Hamburg Metropolitan Region

Co-working in countryside gaining popularity

23 September 2020
Hamburg News presents unusual co-working spaces for remote workers in the Hamburg Metropolitan Region

Co-working, co-living and co-creation spaces in the 21st century can range from huge lofts and converted farms to rural laboratories, which may yet prove harbingers of cultural change. During the corona-induced lockdown, many companies sent their employees home to work from offices there in a bid to contain the virus. Now, more and more employees are keen to retain this freedom and flexibility much to the delight of their employers. The Hamburg-based agency, Zum goldenen Hirschen, for instance, has abolished compulsory office attendance after four months of remote working. However, those working from home frequently lack social contacts and miss the exchange and networking afforded by offices. This is where co-working spaces can be an alternative and are gaining popularity among freelancers and founders based in big cities. But the attention is now turning to the buzzing countryside as more and more city dwellers rediscover its attractions in the wake of corona. Hamburg News presents five co-working spaces across the Hamburg Metropolitan Region.

Big city flair in Pinneberg

Vartan Galsytan and Paul März grew up in the Pinneberg district and have set their sights on a common goal: "We want to help shape the working world in the region, which is already undergoing change. To this end, the duo set up the Smart Factory in Elmshorn, which is probably the first co-working space in Pinneberg. The XXL-Space in the Heinrich Hertz Industrial Park has been offering 145 co-workers around 1,500 square metres of space since July. Around 50 freelancers and remote workers work there presently. The native Elmshorners wish to bring a "cosmopolitan flair" including desks in an open-plan office, table football or glass office space to the region, said März.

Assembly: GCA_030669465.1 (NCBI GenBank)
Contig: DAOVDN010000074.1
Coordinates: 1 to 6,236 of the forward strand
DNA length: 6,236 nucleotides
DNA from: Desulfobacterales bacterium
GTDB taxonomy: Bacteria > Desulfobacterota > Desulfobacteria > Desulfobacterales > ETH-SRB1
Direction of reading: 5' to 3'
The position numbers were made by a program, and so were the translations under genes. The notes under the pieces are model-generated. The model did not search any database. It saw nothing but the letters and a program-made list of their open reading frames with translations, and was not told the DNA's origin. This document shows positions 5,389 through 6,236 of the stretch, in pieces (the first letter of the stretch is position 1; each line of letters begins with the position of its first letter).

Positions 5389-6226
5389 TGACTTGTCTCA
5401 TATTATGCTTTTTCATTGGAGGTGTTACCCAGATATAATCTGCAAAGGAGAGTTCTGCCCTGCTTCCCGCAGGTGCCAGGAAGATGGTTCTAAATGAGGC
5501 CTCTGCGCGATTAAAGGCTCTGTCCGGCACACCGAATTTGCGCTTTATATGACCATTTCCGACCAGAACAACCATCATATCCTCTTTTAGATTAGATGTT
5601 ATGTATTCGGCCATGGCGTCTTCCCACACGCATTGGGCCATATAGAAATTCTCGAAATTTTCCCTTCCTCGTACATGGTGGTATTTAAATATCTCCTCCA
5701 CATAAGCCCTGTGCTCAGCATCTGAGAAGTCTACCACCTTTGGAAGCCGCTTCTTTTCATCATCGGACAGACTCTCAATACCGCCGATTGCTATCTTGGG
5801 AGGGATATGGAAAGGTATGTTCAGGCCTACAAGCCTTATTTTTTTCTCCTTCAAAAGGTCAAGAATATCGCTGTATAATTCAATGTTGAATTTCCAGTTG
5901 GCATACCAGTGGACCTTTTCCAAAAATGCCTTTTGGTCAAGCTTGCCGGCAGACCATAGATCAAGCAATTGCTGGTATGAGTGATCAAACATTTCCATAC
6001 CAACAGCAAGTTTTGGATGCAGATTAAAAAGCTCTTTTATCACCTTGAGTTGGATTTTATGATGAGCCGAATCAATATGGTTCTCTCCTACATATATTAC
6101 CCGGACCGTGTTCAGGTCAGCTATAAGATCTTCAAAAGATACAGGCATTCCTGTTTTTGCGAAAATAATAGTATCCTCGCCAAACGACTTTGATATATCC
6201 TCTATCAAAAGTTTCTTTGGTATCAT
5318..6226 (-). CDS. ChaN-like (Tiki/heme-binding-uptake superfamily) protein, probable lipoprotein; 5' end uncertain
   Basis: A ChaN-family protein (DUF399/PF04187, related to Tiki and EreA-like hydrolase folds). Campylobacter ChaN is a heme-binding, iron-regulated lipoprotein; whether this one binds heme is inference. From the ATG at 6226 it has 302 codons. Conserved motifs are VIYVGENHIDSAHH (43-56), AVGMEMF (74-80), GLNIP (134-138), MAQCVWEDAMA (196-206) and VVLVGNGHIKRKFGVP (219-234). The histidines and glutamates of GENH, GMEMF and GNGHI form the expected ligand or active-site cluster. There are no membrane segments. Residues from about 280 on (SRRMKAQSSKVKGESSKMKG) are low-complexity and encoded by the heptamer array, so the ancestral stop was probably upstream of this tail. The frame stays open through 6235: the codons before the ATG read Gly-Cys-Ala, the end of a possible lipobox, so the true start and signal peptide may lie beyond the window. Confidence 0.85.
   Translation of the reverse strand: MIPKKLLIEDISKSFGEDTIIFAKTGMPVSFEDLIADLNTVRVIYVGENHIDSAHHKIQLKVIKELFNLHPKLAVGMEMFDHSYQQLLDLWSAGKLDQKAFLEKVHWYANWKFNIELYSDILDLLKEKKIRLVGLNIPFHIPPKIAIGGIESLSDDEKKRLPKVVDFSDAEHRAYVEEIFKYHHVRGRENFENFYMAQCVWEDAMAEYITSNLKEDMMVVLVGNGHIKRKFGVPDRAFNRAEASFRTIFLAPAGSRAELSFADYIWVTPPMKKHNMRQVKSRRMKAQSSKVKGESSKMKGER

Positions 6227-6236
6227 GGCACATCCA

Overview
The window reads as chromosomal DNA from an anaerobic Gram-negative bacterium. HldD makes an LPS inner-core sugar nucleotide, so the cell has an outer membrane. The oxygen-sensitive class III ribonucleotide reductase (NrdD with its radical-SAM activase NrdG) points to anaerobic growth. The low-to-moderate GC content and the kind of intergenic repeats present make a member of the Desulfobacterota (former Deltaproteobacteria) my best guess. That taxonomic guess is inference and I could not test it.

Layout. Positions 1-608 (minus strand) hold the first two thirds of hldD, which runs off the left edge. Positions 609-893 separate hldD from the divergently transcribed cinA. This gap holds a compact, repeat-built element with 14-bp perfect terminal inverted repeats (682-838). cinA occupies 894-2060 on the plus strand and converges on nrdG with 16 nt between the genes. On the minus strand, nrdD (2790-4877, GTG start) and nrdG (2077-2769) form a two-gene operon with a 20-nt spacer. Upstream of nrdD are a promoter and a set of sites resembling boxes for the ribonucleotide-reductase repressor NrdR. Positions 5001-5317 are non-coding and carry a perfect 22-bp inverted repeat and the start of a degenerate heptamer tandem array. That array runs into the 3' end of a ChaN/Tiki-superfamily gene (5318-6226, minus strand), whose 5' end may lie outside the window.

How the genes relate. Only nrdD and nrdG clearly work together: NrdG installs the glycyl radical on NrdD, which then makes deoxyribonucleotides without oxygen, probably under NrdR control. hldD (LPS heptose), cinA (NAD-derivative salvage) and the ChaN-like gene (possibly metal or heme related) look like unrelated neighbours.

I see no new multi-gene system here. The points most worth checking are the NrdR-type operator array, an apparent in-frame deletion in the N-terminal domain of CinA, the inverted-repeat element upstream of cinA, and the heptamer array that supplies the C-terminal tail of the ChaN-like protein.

Smart Factory Elmshorn

The high commuter rate in the Pinneberg district is pivotal: "Our idea is to offer SMEs in Hamburg and the surrounding region an opportunity to rent out a workstation for their employees in our co-working space." Meanwhile, the founders are working on their latest brainchild which is essentially a podcast studio. The first workshops and impulse lectures are due to be held soon.

Co-working in a historic farmhouse setting

New meets old in a 19th century cottage in Barsbüttel in the Stormarn region. Built in 1840, the so-called Rhubarb Cottage was refurbished by Beate and Klaus Maak, and has since been converted into an office. The attic has functioned as workstation for five people since 2019. The old stables in the historic farmhouse are now used as an event room for meetings with customers, workshops and family celebrations. 

"In the past, houses like the rhubarb cottage were places where the farmer lived in one area, worked in another and partied as well," said Beate Maak. Meanwhile, places like Willinghusen, a district of Barsbüttel, are purely for sleeping. "That's what we wanted to disrupt with the cottage and co-working space." The couple funded the conversion from EU subsidies for the Active Region Sieker-Land-Sachsenwald. The name of the co-working space goes back to Willinghusen's historic roots as a rhubarb-growing region.

Co-working, co-living and co-creation on a farm